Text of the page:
In the words of Anushani Alagarajah
by UN Women, Asia Pacific, November 28, 2023
Anushani Alagarajah is a human rights defender who has worked closely with conflict-affected communities in the North and East of Sri Lanka. She is the Executive Director at the Adayaalam Centre for Policy Research, a non-profit research think-tank that works on public policy issues in Sri Lanka. On the occasion of the International Day for Women Human Rights Defenders, Ms. Alagarajah spoke about her work in post-conflict Sri Lanka.
As a child, it was horrible to live in bunkers [during the conflict], to come out and see ashes. I’ve been in survival mode my entire life. Seeing what’s happening in other countries, I worry that children will spend their entire lives trying to make sense of it, trying to be okay.
Grief is not only for people, it’s also for a place you called home, that belonged to you. For me, it was always about the childhood I didn’t have. I will probably be grieving that for the rest of my life.
I left Sri Lanka in 2009 to study in Bangladesh. I never wanted to come back. But from the time I left, I knew I had to return. I came home every summer, to conduct workshops with orphanages and conflict-affected communities.
I couldn’t run away. Afterall, I am from this community.
I was displaced thrice. I couldn’t sleep peacefully knowing I could have done something, and I didn’t do it. I thought, “I can try to make things better.” So, I returned after finishing my studies in 2014. Since then, I have been living my purpose in the community.
Whether it is the economic crisis or a lack of opportunities, a lasting political solution requires the political will for change.
It’s difficult when you come from a history of violence, conflict and trauma. During the conflict, a range of violent acts were committed against women.
Women bear the brunt of any damage, and are also expected to be the ones to rebuild, protecting the family unit, community and culture. Yet, particularly in the global South, women are not afforded resources.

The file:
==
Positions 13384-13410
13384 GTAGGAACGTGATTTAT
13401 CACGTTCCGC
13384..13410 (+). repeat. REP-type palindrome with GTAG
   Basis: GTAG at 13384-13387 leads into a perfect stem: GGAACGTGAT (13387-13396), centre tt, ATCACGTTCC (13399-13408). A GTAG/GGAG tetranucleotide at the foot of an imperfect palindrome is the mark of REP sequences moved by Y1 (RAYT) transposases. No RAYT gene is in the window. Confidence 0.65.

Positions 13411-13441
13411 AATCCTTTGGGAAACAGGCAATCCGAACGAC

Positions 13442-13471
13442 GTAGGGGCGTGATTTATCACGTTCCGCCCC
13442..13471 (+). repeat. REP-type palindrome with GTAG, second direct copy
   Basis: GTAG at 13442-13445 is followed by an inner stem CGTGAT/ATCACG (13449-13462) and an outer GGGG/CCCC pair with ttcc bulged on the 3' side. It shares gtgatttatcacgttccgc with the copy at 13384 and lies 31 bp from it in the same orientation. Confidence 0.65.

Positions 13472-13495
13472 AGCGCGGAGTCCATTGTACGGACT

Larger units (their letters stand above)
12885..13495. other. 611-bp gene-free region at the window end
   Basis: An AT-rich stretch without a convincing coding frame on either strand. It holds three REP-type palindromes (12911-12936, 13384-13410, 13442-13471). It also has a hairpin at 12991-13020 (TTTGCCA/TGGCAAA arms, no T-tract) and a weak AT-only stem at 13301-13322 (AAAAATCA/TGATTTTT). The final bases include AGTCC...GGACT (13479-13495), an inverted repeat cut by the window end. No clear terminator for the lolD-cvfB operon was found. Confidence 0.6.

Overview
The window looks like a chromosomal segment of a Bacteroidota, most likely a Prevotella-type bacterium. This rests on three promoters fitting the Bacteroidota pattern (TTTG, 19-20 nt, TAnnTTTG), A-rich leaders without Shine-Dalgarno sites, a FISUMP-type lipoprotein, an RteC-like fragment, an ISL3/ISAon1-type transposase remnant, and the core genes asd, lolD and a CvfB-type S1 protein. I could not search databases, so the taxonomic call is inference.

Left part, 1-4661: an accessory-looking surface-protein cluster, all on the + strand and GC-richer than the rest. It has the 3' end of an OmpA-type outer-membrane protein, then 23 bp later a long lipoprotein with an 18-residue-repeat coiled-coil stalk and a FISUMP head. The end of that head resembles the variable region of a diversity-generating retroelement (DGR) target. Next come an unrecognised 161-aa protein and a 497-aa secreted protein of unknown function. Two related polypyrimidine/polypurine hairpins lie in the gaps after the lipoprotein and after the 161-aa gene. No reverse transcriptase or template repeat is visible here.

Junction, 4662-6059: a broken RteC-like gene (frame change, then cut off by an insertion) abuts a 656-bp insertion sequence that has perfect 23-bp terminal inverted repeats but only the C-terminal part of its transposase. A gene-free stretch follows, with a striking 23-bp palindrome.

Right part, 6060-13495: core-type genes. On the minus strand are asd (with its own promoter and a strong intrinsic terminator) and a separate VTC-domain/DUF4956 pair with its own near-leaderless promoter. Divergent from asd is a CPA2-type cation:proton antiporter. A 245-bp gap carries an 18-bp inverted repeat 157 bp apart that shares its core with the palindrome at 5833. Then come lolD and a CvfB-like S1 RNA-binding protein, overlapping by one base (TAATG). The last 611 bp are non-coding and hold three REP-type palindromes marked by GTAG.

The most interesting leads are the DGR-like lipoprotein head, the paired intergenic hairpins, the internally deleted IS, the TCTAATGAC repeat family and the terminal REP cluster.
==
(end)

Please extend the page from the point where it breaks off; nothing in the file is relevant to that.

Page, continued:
Patriarchy is the norm.
Men can take a job in different places, access resources, work with men, divorce, remarry. Women cannot. They must provide out of nothing. Even though they suffered tragic, unspeakable experiences, they are still shackled by stereotypical expectations.
My own work is considered unfitting. I’m expected to be a good woman and get married. We are very far from being inclusive.
In the early days, I would try to talk to older activists about mental health, saying “I’m not doing okay”. But as a human rights defender, you’re almost expected to be superhuman. I think being sensitive helps me do my job better because I look out for others.
For the last four years, when my office researches something difficult, we check in with everyone about how they feel. Whenever one of us needs support, the community will hold them, providing a safe space to be vulnerable or angry. It took a long time for me to find this community.
You cannot heal on your own.
With my colleagues, I run practical workshops to create the next generation of activists, training people in small communities and villages to advocate for their rights. We have participants pick an issue, ideate a solution and work with relevant stakeholders. For example, we have young participants who want to reclaim an occupied land in their village. They met the parliamentarian and the Divisional Secretary’s Office and are now drafting a lease. If they have the courage and knowledge to do that at 20 years old, there is so much we can do. I’m always looking for a few people to take our struggle forward.
Sometimes, it only takes one person.
A wise woman once told me: “You will not see the changes you work for in your lifetime.” This helps put things in perspective. We can only chip at the corners so that one day, hopefully, things will be different. Giving up is not an option. We can’t stop now.”